A lovely choice for new babies and their parents.

HEY LITTLE BABY!

With a melodic and motherly voice, this gentle and captivating picture book welcomes a little baby into the world.

As a tiny infant finds his hands, Leigh’s first picture book captures parental hopes and dreams for their newborn with a simple, repeating form. “What will you make with those hands? / What will you make with those beautiful hands?” The future is unveiled, and Côté’s illustrations show him using his hands to build with blocks, make art, and create a sandcastle with a friend. This cherished little baby goes on to find his “darling” nose, his “delightful” mouth and his “lovely” voice. Simple and spare illustrations with the look of watercolor and ink depict the curious new baby. As the infant discovers each new body part, the illustrations show the smiling, nearly-naked tot. With the turn of a page, the joyful and active years to come are depicted with little white space, full of the adventures of childhood. Each time he explores something new, he grows up a little more in “the future,” eventually giving flowers to the sweet friend from his sandcastle-building days. That she looks just like his mother may confuse some children but emphasizes that the forecasts are his parents’ dreams based on their own recollections. 

A lovely choice for new babies and their parents. (Picture book. 2-6)

Pub Date: April 3, 2012

ISBN: 978-1-4169-8979-0

Page Count: 32

Publisher: Beach Lane/Simon & Schuster

Review Posted Online: Feb. 5, 2012

Kirkus Reviews Issue: Feb. 15, 2012

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Innovative and thoroughly enjoyable.

ANIMAL SHAPES

You think you know shapes? Animals? Blend them together, and you might see them both a little differently!

What a mischievous twist on a concept book! With wordplay and a few groan-inducing puns, Neal creates connections among animals and shapes that are both unexpected and so seemingly obvious that readers might wonder why they didn’t see them all along. Of course, a “lazy turtle” meeting an oval would create the side-splitting combo of a “SLOW-VAL.” A dramatic page turn transforms a deeply saturated, clean-lined green oval by superimposing a head and turtle shell atop, with watery blue ripples completing the illusion. Minimal backgrounds and sketchy, impressionistic detailing keep the focus right on the zany animals. Beginning with simple shapes, the geometric forms become more complicated as the book advances, taking readers from a “soaring bird” that meets a triangle to become a “FLY-ANGLE” to a “sleepy lion” nonagon “YAWN-AGON.” Its companion text, Animal Colors, delves into color theory, this time creating entirely hybrid animals, such as the “GREEN WHION” with maned head and whale’s tail made from a “blue whale and a yellow lion.” It’s a compelling way to visualize color mixing, and like Animal Shapes, it’s got verve. Who doesn’t want to shout out that a yellow kangaroo/green moose blend is a “CHARTREUSE KANGAMOOSE”?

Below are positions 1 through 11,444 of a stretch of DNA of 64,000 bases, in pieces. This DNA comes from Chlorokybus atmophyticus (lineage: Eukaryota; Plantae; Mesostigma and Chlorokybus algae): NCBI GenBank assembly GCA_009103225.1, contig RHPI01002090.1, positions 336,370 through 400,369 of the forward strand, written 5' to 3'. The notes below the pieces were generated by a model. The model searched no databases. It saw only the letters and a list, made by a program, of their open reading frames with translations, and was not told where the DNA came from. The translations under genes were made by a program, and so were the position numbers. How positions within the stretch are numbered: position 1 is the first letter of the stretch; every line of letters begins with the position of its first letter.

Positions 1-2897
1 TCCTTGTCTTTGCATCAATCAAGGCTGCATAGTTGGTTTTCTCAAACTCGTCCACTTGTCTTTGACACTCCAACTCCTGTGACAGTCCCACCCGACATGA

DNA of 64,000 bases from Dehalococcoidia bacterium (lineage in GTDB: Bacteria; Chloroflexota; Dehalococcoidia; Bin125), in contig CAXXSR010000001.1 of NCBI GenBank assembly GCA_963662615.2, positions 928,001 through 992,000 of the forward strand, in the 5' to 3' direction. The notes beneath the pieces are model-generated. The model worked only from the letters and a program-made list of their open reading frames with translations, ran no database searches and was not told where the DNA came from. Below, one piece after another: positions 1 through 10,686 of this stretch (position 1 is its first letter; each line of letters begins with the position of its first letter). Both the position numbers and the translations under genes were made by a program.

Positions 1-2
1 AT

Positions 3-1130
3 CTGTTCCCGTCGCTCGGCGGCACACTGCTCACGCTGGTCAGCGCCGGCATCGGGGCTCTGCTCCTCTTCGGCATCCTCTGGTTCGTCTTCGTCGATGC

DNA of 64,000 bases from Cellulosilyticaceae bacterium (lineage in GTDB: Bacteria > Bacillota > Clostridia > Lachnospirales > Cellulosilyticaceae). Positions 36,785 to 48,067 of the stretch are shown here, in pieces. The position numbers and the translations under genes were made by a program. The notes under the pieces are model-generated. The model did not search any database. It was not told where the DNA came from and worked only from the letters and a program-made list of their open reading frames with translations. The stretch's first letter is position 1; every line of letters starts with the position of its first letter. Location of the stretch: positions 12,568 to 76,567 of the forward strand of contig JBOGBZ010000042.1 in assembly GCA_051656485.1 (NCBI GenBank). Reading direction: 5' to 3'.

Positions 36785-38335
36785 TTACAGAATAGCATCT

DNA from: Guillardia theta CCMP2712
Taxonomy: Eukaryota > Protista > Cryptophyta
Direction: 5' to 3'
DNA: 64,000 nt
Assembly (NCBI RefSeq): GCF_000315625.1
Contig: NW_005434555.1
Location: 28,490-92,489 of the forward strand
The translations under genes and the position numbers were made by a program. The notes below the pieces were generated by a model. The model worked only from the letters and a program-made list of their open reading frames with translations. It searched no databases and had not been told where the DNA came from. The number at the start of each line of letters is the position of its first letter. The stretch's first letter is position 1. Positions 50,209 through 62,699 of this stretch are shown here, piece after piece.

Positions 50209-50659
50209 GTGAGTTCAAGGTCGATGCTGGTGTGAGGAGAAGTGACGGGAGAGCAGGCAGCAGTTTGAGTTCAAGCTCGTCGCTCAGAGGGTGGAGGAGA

Innovative and thoroughly enjoyable. (Board book. 2-4)

Pub Date: March 27, 2018

ISBN: 978-1-4998-0534-5

Page Count: 40

Publisher: Little Bee Books

Review Posted Online: May 14, 2018

Kirkus Reviews Issue: July 1, 2018

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Plotless and pointless, the book clearly exists only because its celebrity author wrote it.

YOUR BABY'S FIRST WORD WILL BE DADA

A succession of animal dads do their best to teach their young to say “Dada” in this picture-book vehicle for Fallon.

A grumpy bull says, “DADA!”; his calf moos back. A sad-looking ram insists, “DADA!”; his lamb baas back. A duck, a bee, a dog, a rabbit, a cat, a mouse, a donkey, a pig, a frog, a rooster, and a horse all fail similarly, spread by spread. A final two-spread sequence finds all of the animals arrayed across the pages, dads on the verso and children on the recto. All the text prior to this point has been either iterations of “Dada” or animal sounds in dialogue bubbles; here, narrative text states, “Now everybody get in line, let’s say it together one more time….” Upon the turn of the page, the animal dads gaze round-eyed as their young across the gutter all cry, “DADA!” (except the duckling, who says, “quack”). Ordóñez's illustrations have a bland, digital look, compositions hardly varying with the characters, although the pastel-colored backgrounds change. The punch line fails from a design standpoint, as the sudden, single-bubble chorus of “DADA” appears to be emanating from background features rather than the baby animals’ mouths (only some of which, on close inspection, appear to be open). It also fails to be funny.

Plotless and pointless, the book clearly exists only because its celebrity author wrote it. (Picture book. 3-5)

Pub Date: June 9, 2015

ISBN: 978-1-250-00934-0

Page Count: 32

Publisher: Feiwel & Friends

Review Posted Online: April 15, 2015

Kirkus Reviews Issue: May 1, 2015

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